This is how much one of the best bowlers in the world earns

You probably know who won the U.S. Open in golf in 2015 (Jordan Spieth, for which he received $1.8 million). You might know who won the U.S. Open in tennis in 2015 (Novak Djokovic, who received $3.3 million). But do you know who won the U.S. Open in bowling last year?

It was Ryan Ciminelli. And he received a check for $50,000.

But Ciminelli is doing just fine. The 29-year-old recently bought a brand-new Corvette, is looking to build a home with his wife Chelsie, and he has six figures in the bank.

“We’re not buying a house as big as Jordan Spieth’s, but we have everything we want,” he told MarketWatch.

Raised in Cheektowaga, N.Y., about 10 miles from Buffalo, Ciminelli says he started bowling at age 4 and was off bumpers by 6. At 13, he was part of a youth bowlers’ tour that traveled all over New York state. His high school team won the state championship in 2004, and after bowling for two years at Erie Community College, he went pro in 2007, when he was 21 years old.

But he says he didn’t make any money on tour for three years. He traveled to tournaments with his parents and spent time working as a bricklayer with his father to make money to get to tournaments.

“After two-and-a-half years of ups and downs, we were broke again,” he says. So he decided to quit and go back to school. He was accepted to ITT Tech to get a bachelor’s degree in construction engineering.

While watching his dad bowl in a recreational league around this time, he told a family friend how stressful it was not to be succeeding on the tour. “I was in a bad place. I told him I wasn’t sure if I was good enough. I was confiding in him,” Ciminelli says.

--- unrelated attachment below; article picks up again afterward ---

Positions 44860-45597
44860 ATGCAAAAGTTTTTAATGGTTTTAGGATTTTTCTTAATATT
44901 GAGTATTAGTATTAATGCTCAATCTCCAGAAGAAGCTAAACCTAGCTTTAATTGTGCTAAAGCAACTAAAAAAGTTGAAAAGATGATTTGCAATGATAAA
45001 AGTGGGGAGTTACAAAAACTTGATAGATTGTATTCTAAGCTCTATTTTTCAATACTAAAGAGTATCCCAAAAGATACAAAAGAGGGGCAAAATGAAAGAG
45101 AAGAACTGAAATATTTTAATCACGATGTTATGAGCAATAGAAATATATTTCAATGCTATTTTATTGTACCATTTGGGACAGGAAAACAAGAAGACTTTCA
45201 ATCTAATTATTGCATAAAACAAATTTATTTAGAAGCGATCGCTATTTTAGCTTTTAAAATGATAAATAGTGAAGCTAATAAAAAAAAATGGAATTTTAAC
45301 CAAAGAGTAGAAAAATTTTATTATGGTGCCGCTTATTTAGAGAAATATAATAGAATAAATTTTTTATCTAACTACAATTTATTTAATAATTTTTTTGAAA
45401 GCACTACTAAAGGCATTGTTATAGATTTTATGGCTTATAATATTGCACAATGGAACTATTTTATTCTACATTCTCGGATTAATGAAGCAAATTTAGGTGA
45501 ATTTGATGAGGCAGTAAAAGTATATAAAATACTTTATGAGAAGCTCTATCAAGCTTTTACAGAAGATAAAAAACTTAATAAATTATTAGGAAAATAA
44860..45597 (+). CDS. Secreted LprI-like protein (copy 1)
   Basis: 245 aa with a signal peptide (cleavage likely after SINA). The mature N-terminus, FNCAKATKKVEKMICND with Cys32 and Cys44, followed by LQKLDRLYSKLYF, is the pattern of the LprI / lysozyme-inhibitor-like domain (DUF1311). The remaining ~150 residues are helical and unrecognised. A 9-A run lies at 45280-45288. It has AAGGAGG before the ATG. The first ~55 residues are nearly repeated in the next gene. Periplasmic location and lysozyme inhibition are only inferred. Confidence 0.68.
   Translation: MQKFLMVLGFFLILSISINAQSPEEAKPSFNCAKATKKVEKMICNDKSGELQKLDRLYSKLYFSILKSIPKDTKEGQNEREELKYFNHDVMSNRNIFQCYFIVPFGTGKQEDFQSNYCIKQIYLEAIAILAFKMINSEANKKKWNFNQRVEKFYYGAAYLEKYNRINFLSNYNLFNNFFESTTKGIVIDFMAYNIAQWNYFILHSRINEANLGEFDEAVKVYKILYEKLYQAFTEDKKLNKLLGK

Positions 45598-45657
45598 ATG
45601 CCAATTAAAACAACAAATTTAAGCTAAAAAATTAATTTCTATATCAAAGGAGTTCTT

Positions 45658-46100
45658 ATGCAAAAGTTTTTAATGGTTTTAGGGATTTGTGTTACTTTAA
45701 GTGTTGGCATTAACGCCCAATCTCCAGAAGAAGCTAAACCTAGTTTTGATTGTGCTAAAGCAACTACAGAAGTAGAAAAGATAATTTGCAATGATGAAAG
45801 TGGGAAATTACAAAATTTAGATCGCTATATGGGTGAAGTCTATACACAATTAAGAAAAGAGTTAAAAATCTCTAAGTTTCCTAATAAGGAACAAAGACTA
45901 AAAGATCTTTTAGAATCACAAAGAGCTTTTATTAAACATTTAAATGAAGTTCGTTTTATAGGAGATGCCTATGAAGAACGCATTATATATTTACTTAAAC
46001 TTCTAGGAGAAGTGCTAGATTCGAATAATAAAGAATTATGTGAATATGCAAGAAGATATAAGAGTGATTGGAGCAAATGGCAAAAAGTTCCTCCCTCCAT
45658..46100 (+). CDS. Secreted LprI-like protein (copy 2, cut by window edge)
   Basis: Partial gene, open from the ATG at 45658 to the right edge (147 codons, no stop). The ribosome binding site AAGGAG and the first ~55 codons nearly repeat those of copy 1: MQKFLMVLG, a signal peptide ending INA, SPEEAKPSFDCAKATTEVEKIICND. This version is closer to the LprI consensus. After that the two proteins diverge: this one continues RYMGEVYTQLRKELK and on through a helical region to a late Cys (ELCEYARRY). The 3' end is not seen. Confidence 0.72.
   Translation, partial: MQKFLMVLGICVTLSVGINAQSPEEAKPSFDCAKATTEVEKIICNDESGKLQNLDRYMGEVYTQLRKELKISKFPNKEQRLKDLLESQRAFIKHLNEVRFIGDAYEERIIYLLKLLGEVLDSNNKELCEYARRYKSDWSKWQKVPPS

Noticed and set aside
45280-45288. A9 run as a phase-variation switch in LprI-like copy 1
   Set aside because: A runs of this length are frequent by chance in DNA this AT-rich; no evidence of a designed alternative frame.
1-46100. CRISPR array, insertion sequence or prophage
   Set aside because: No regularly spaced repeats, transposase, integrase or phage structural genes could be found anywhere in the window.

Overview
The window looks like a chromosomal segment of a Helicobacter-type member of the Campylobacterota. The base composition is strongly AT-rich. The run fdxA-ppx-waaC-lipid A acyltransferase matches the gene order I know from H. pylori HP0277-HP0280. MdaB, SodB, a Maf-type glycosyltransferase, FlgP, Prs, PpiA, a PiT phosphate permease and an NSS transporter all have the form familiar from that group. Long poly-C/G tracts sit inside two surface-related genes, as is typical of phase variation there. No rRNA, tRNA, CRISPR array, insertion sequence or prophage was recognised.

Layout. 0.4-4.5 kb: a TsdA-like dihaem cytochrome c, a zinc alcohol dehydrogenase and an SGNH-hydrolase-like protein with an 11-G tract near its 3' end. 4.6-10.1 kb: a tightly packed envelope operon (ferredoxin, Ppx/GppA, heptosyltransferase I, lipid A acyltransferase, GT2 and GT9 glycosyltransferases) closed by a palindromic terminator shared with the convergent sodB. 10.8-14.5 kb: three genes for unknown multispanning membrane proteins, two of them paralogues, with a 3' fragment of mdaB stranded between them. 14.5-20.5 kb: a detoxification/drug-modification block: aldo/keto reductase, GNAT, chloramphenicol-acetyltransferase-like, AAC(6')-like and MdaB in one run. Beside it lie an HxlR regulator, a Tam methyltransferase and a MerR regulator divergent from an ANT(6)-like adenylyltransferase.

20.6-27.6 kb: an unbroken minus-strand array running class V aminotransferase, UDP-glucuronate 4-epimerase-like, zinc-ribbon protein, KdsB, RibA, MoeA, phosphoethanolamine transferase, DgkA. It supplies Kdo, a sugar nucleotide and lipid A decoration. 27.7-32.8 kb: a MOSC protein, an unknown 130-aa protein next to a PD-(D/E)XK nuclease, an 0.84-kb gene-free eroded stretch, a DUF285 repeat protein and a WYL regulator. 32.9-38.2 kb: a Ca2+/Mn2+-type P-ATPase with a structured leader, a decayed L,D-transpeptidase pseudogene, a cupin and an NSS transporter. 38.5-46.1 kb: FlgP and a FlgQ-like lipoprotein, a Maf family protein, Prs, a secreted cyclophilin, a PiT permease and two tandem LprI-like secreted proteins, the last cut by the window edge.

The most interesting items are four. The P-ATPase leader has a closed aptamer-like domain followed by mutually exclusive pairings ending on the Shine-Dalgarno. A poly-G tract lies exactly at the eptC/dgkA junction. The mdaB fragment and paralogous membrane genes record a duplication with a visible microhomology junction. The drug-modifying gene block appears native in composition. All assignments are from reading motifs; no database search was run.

The next day, the family friend said he knew a man who wanted to talk with him. That man called and offered to financially back Ciminelli for three years — in return for 50% of his winnings during that period. So he signed a three-year contract and never ended up attending ITT Tech.

The backer

The man who backed Ciminelli paid for all of his expenses. “He paid for everything. We had a joint bank account,” Ciminelli says.

Until then, Ciminelli’s parents were paying all his expenses. No longer feeling stressed about losing his parents’ money, Ciminelli says it loosened him up and let him bowl the way he knew he could.

“My very first game under contract, I bowled a 300,” he says. (That’s considered a “perfect game,” which means he bowled a strike in every frame.)

Between 2010 and 2012, he says he made about $100,000 a year — including incentives and endorsements. Taking away $30,000 for expenses, that left $35,000 each for Ciminelli and his backer each year.

“I was basically making minimum wage at an entry level job,” Ciminelli says.

But he isn’t bitter about it. “I don’t know if that [success] happens without him. It freed up my swing to go out and bowl.”

And he says at the end of the contract, they parted ways and both were happy.

Career year

After struggling with his game at the end of 2013, Ciminelli spent much of 2014 trying to change it.

He was a power bowler — he threw the ball very hard — and it was hurting his body, so he took a lesson with a renowned coach in Las Vegas who wanted him to change the way he bowled — to use more finesse and less power. The transition was so difficult that in early 2015 he called friends to ask about construction jobs.

He says in the middle of the 2015 bowling season, he was in the worst slump of his career.

But one day while bowling with his dad, he noticed something in his second step (of his five-step approach) and made an adjustment. “After three shots, I said, ‘Dad, everything’s about to get better,’” he says.